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Immunologic and Coagulation Disorders in Chlorpromazine-Treated Patients

MOHAMMAD H. ZARRABI, M.D.; STANLEY ZUCKER, M.D.; FREDRICK MILLER, M.D.; ROBERT M. DERMAN, M.D.; GAIL S. ROMANO, B.S.; JAMES A. HARTNETT, M.S.; and ANDRE O. VARMA, M.D.
[+] Article and Author Information

▸Requests for reprints should be addressed to Mohammad H. Zarrabi, M.D.; Veterans Administration Medical Center; Northport, NY 11768.


Northport, New York


Ann Intern Med. 1979;91(2):194-199. doi:10.7326/0003-4819-91-2-194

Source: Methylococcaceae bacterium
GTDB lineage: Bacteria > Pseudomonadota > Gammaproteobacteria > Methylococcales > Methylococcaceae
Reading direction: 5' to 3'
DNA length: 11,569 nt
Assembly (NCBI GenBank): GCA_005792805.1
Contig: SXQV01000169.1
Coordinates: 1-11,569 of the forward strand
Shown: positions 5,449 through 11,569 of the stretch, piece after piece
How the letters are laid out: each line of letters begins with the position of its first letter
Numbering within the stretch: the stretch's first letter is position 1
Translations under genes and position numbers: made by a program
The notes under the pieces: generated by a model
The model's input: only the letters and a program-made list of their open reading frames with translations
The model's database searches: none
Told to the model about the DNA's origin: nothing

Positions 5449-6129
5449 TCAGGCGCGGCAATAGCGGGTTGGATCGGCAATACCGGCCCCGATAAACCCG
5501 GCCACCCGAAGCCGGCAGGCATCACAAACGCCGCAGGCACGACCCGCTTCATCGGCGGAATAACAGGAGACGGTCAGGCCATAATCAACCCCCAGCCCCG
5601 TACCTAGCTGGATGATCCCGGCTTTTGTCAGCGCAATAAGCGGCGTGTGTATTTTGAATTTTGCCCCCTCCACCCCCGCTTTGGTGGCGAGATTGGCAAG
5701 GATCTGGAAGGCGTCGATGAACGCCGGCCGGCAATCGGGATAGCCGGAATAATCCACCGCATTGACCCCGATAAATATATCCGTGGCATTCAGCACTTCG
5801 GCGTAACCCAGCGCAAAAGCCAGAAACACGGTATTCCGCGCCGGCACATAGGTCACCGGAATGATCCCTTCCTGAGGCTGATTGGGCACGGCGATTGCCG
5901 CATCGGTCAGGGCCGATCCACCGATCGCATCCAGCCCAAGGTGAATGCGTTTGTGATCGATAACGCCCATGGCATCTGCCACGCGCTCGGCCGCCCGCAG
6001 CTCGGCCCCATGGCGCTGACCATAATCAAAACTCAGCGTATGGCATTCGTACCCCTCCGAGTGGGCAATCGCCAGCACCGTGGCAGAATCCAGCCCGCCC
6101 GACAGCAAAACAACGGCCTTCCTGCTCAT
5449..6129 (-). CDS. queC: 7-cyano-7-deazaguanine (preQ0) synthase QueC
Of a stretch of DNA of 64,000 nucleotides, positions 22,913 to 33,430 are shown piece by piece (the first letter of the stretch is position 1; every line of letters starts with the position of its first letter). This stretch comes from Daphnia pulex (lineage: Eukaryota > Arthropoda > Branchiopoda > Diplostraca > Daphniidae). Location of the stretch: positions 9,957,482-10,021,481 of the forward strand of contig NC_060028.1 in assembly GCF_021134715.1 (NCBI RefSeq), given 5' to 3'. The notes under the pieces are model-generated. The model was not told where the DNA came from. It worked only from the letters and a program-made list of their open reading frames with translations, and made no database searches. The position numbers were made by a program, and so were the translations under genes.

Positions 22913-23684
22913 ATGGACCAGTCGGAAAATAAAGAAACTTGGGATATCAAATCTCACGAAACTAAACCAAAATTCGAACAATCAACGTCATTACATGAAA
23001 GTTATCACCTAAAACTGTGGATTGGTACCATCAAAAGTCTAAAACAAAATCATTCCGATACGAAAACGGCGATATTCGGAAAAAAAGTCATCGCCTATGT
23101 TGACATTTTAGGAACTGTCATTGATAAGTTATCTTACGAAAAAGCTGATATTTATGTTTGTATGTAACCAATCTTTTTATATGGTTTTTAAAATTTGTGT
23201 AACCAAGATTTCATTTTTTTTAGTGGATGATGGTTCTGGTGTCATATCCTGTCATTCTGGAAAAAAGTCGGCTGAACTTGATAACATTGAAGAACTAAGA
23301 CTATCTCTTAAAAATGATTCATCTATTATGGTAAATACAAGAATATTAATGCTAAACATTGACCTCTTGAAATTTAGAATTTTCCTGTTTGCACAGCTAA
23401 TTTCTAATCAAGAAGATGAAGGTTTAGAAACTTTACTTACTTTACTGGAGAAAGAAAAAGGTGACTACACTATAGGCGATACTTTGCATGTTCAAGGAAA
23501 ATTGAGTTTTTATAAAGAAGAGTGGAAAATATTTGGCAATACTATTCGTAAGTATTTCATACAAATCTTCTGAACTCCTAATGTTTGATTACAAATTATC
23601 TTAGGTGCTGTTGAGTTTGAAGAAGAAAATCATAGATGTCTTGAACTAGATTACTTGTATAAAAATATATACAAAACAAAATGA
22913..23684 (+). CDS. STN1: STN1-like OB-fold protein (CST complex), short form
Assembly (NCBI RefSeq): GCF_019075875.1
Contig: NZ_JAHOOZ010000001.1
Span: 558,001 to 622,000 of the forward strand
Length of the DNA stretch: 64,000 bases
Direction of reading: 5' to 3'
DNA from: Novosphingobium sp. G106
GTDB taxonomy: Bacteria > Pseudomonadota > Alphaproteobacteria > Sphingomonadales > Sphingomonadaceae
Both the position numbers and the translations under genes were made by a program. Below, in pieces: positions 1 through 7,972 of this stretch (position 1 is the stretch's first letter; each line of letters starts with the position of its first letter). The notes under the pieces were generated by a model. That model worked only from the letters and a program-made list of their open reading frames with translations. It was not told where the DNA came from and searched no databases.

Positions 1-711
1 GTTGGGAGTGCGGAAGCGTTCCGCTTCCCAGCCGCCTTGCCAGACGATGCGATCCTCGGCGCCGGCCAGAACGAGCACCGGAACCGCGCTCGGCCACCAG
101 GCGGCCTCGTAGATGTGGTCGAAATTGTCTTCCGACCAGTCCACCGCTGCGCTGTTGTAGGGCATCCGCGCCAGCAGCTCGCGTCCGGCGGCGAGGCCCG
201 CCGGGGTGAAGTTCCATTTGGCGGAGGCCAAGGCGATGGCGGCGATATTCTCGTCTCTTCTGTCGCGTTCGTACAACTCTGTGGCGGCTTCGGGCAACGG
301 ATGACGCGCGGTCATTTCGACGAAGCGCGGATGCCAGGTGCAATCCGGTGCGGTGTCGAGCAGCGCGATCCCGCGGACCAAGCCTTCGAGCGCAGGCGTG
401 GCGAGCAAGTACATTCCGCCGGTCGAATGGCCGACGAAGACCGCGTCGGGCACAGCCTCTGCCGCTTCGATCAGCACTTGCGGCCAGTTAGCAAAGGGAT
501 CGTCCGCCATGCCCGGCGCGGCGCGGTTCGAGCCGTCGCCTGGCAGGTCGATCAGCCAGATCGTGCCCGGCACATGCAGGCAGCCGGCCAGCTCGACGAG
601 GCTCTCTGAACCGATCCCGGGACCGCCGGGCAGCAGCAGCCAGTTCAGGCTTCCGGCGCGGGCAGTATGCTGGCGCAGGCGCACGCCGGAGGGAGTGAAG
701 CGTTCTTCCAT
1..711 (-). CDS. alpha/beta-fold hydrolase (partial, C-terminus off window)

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The prevalence of immunologic and coagulation disorders in 75 schizophrenic patients treated with chlorpromazine or other antipsychotic drugs was evaluated. Four groups were studied: Group A, chlorpromazine treatment for more than 2½ years; Group B, chlorpromazine and other antipsychotic drug treatment for more than 2½ years; Group C, chlorpromazine treatment for less than 2½ years; Group D, no chlorpromazine, but other antipsychotic drug treatment. Significant elevation of serum IgM and prolongation of partial thromboplastin time were noted in patients who had long-term chlorpromazine treatment. The latter was caused by a circulating inhibitor resembling that seen with systemic lupus erythematosus. There was a significant correlation between the IgM level versus chlorpromazine dose or duration of treatment and the partial thromboplastin time versus chlorpromazine dose or duration of treatment. In Groups A and B, 63% had a positive antinuclear antibody test (≥ 1:80), 40% had antibodies to native DNA, and 58% had antibodies to nucleoprotein. These antibodies were negative in the other groups. The percentages of T lymphocytes were below normal in 13 of 41 patients treated with chlopromazine. Twenty of 42 patients in Groups A and B, and none of 28 in Groups C and D had splenomegaly. This study indicates that most patients on long-term chlorpromazine treatment develop one or more immunologic abnormalities.

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